What does the Biden executive order mean for short-term health insurance plans?

February 2, 2021
Steven Cutbirth

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On January 28th, President Biden signed an executive order instructing the HHS Secretary to establish a special enrollment period for the federal marketplace and revokes two Trump era executive orders with the hope of reinforcing the ACA.

Of particular interest to short-term insurance plans is Section 4, which revokes a Trump era executive order (Executive Order 13813 — Promoting Healthcare Choice and Competition Across the United States), that expanded availability of short-term, limited-duration insurance plans.

The original order allowed these plans to cover longer periods (Obama had set a 90 day limit for members of short-term plans) and be renewed by the consumer with the hopes of increasing insurance options for consumers who are unable to afford other coverage.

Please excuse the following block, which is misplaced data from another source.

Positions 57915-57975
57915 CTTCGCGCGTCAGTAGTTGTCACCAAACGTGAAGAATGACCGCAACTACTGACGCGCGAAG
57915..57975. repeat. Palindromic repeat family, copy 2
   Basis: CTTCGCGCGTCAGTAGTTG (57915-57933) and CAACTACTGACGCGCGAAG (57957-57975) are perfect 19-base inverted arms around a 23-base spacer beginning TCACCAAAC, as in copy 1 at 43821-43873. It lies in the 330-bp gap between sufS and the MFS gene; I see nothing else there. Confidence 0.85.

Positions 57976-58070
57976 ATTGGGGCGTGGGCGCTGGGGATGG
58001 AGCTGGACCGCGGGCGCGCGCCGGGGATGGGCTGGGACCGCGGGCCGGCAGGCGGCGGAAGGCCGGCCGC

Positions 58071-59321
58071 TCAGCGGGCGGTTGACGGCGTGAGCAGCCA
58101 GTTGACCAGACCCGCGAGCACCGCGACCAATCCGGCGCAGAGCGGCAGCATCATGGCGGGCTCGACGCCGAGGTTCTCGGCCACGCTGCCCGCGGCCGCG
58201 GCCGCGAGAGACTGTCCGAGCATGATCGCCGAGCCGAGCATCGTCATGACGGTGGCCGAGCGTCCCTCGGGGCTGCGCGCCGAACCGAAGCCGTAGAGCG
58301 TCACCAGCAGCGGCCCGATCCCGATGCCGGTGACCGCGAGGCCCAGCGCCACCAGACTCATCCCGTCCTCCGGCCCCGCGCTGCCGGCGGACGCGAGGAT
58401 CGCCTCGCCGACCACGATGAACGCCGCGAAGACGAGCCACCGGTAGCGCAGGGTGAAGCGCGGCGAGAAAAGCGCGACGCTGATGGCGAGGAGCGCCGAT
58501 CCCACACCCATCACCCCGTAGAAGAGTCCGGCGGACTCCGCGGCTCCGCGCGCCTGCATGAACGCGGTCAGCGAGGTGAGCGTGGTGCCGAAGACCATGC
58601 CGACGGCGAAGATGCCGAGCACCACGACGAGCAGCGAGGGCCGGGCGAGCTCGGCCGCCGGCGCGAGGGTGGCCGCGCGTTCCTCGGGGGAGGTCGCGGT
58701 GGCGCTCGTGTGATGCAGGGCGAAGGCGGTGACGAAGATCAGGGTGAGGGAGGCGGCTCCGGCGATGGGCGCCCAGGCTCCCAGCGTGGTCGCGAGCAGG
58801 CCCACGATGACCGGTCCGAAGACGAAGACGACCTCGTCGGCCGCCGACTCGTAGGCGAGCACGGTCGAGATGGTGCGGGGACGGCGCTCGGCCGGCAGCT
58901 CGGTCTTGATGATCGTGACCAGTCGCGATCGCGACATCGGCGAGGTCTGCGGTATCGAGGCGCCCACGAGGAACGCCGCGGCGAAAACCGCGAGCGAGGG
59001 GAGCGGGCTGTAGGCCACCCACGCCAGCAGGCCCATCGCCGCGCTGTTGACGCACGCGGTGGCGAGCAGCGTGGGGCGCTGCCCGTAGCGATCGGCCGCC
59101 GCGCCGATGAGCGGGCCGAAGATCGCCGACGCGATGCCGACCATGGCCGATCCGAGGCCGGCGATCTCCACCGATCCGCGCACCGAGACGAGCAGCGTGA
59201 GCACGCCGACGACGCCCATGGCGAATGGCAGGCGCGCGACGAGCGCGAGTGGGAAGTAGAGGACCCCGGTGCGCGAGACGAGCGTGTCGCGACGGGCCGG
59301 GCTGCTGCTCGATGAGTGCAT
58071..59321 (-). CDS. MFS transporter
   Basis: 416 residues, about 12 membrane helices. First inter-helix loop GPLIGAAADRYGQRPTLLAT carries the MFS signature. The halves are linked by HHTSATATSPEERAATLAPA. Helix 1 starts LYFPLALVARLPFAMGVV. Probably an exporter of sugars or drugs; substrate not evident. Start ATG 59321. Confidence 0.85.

To clarify, the executive order does not change any law. It merely directs heads of agencies to review the Trump executive order and determine whether it is in line with the Biden campaign’s policy “to protect and strengthen Medicaid and the ACA and to make high-quality healthcare accessible and affordable for every American.”

If they determine that the old order is not in line, they will then propose rules that are in line with the Biden campaign and publish them for notice and comment. This is a process that generally takes months.

So what will likely happen? Your guess is as good as mine, but I expect that the administrators will come back saying that allowing consumers to buy short-term plans for longer periods undermines the healthcare marketplace by removing healthy consumers, thereby driving up premiums on the marketplace. And since the Biden campaign wants to reinforce the marketplace, they will reduce the allowed term of a short-term plan and possibly even reinstate a rule saying that consumers are not allowed to renew their short-term plans.

There are tons of pros and cons that could be debated on this policy, but for now, we will wait until the administrators come back with proposed rules and/or changes to existing policies.

If you are interested in reading more about the Biden executive order and what is covered, I would recommend reading Health Affairs’ detailed recap here.

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